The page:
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DJ2021 – Editorial

We live in a world where we are bound by social rules. These rules evolved through years and now, we may find some obsolete, absurd or even inhumane. Rules like women being unable to vote, slavery, child exploitation, etc., are examples of the rules we left behind; some of these rules were in writing while some were unwritten rules; and these are the most difficult to erase from society.

There is a generation that was educated with the premise that boys don’t cry, girls do not play “boy” sports, boys do not play with dolls and girls do not play with cars or tools, etc. Among these unwritten rules, there’s some that pertain to our profession: do not show weakness, do not be affected by your bad calls, never sleep during a night shift…

I can mention several more rules or “codes” preserved until now, all of them affecting us in different ways in our job performance, patient treatment, physically and mentally.

The “weakness” stigma is one of the most common in our profession; so much so some paramedics are still afraid to show any signs of weakness, thinking that will be less of a paramedic or not a good paramedic. Such thinking only makes paramedics not only avoid looking for help when needed but in the long term suffer from burn out, leave work due to stress, quit the job and in some cases, commit suicide.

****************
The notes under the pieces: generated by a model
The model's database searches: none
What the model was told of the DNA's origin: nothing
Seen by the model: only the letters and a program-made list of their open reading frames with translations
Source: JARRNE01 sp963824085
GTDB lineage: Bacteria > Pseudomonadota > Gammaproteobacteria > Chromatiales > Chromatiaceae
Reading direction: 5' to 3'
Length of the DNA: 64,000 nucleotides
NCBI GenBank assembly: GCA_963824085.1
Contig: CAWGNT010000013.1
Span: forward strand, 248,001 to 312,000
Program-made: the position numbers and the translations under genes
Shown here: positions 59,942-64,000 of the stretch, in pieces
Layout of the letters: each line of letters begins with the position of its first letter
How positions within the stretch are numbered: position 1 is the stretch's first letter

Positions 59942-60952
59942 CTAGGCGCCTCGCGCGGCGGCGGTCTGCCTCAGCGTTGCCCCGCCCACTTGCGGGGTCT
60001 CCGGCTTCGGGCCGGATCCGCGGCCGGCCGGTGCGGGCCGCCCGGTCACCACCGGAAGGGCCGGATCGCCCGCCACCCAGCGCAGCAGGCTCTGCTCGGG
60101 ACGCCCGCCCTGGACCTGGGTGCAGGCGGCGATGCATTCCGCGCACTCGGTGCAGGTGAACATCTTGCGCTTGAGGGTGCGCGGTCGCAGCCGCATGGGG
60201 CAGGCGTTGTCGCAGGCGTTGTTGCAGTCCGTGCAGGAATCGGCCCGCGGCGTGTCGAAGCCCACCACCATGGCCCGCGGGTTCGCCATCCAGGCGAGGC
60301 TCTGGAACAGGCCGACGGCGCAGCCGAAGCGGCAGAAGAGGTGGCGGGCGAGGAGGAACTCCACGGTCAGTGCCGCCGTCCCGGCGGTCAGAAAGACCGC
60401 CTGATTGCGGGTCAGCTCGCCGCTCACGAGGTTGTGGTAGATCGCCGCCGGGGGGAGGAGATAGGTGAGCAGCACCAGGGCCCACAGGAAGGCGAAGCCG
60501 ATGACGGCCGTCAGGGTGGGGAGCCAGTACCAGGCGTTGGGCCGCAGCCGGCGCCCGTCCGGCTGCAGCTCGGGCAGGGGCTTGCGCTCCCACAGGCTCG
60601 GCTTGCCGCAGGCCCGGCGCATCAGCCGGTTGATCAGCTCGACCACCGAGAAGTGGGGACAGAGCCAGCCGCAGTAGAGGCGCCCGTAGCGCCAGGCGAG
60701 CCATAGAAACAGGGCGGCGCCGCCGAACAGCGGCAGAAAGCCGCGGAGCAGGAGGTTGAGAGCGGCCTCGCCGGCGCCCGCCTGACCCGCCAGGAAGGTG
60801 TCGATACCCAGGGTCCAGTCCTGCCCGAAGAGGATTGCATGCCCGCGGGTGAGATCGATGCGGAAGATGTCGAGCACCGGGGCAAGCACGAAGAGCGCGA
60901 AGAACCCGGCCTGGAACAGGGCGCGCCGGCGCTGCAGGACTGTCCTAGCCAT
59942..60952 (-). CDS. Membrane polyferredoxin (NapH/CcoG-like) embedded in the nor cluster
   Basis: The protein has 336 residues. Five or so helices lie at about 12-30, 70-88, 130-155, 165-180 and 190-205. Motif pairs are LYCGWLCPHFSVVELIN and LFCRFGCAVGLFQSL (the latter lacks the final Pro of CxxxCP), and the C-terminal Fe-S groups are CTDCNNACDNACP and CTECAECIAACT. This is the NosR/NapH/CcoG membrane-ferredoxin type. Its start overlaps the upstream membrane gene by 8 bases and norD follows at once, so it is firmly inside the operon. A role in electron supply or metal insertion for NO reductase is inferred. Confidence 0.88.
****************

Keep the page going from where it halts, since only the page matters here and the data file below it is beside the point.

Without any source, and do not quote me on this, I believe that male paramedics are more prone to the “feeling shield” than female paramedics. Let me explain my rationale behind this thought. As I said, most of the 30 year and older professionals grew up in an environment where boys weren’t allowed to show feelings because that was weak and it “makes you less of a man”. Obviously, that was wrong.  Even nowadays, twenty years into the 21st century that fragile masculinity is present, and some might still be afraid to put their shield down and ask for help.

I want to invite all of my colleagues not to be afraid to ask for help when you need it. Do not hesitate and do not wait until it is too late. I am not sure if every province or employer in the country can support their paramedics in need but I hope everyone has someone to call, a friend, a colleague, family, a phone service, etc.

It is important to remember that to help others, first, we should be healthy, fit, well-rested and able to help ourselves when in need; otherwise, we are at risk of making mistakes or having accidents that could end in tragedy.

I will repeat it over and over and as many times as needed; it is ok not to be ok, do not be ashamed to talk, ask for help, and listen to the signs.

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Gil Maraboto

Gil Maraboto

Gilbert is an ACP working in Wakaw, Sk, a small town in the prairies. Before moving here, he worked for Mexico City EMS as a Paramedic. Gil obtained a physics from the University of Mexico. He has always been interested in research and science; he enjoys motorcycle road trips and video games.

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